Austin City Council passes items to increase wildfire protection

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by ASHLEY GOUDEAU / KVUE News and Photojournalist SCOTT McKENNEY

Bio | Email | Follow: @AshleyG_KVUE

kvue.com

Posted on March 7, 2013 at 7:56 PM

Updated Thursday, Mar 7 at 11:18 PM

AUSTIN -- The landscape off Loop 360 is serene, it's downtown Austin's backyard. But the juniper and cedar trees that blanket the area are fuel. The area has been identified by the Austin Firefighters Association as one of the most volatile wildfire areas in the city.

"If anything caught in this neighborhood, it would be a very tragic event," said Ross Beal.

Beal is a waiter at Maudie's Tex Mex in the area and also did carpentry on homes in the area for ten years.

"If a wildfire did start in that neighborhood I've always thought that it could be really bad because the trees cross the streets and it could block off one of the few exits that they do actually have," Beal said.

With the memory of the Bastrop wildfires of 2011 still fresh on the minds of Central Texans, the Austin City Council approved four items to protect the city from wildfire. The first two items involve spending $100,000 to create a wildfire protection plan.

"That $100,000 will connect up, marry up with the county, Travis County, for another $100,000 to put together a $200,000 plan that will lay out our areas of highest hazard, it will help us prioritize where our hazards are and it will help with some mitigation solutions," said Austin Fire Department Wildfire Mitigator Jim Linardos.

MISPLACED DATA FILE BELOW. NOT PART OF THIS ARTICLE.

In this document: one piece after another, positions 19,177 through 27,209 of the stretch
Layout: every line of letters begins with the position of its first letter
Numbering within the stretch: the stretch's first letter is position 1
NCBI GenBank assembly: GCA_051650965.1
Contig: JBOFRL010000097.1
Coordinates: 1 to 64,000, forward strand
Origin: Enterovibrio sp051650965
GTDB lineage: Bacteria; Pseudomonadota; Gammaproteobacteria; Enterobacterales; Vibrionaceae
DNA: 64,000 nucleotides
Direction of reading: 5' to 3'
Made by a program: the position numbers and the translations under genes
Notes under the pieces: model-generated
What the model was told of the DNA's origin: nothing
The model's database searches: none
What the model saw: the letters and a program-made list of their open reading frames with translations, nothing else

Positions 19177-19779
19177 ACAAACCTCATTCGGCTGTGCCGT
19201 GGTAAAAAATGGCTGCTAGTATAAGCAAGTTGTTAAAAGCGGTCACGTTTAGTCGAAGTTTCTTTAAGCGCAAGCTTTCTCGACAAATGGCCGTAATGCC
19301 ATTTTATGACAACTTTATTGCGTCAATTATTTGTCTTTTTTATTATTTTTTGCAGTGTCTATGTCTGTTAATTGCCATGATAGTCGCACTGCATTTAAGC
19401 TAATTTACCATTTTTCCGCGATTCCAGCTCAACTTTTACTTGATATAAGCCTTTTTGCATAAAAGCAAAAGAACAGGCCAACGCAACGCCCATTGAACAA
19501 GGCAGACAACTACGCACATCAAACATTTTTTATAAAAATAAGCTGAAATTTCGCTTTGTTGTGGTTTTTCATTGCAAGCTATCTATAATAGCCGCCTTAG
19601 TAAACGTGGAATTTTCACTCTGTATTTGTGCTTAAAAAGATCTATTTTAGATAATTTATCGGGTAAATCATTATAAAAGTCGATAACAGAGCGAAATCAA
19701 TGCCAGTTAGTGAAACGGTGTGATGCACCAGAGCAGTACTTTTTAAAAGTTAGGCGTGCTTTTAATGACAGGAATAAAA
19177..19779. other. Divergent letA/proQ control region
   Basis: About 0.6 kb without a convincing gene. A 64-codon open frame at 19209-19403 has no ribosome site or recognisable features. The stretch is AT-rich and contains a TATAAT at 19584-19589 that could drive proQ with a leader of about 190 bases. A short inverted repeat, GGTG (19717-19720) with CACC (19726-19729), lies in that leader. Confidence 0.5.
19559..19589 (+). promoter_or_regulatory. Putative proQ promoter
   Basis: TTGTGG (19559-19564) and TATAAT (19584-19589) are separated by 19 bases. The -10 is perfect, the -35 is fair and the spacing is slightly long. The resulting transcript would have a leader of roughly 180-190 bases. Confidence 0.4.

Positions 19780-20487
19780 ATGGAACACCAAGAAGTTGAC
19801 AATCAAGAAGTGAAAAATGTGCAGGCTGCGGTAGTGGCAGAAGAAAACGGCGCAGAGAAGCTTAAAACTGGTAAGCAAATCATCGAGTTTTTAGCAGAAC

Those solutions could include more training for firefighters and clearing brush near homes.

Austin City Council also approved the creation of two new AFD positions called wildfire prevention captains.

"These two captains will help us coordinate, work more together, work smarter with our money and stretch the dollars," said Linardos.

Linardos said the department hopes to have the captains hired by the end of March.

The final measure Austin City Council approved was a five-year deal with Texas A&M Forest Service that allows the city to buy firefighting equipment at a lower cost.

"We need a state or federal partner, as a city, and once we have that state partner, which is the Texas A&M Forest Service, then we can buy things through GSA which is really for federal government. It allows us in that area, arena to purchase," Linardos said.

Linardos said the deal will save the City tens of thousands of dollars over the term of the contract. It will also makes Austin eligible to receive state and federal funds for firefighting.

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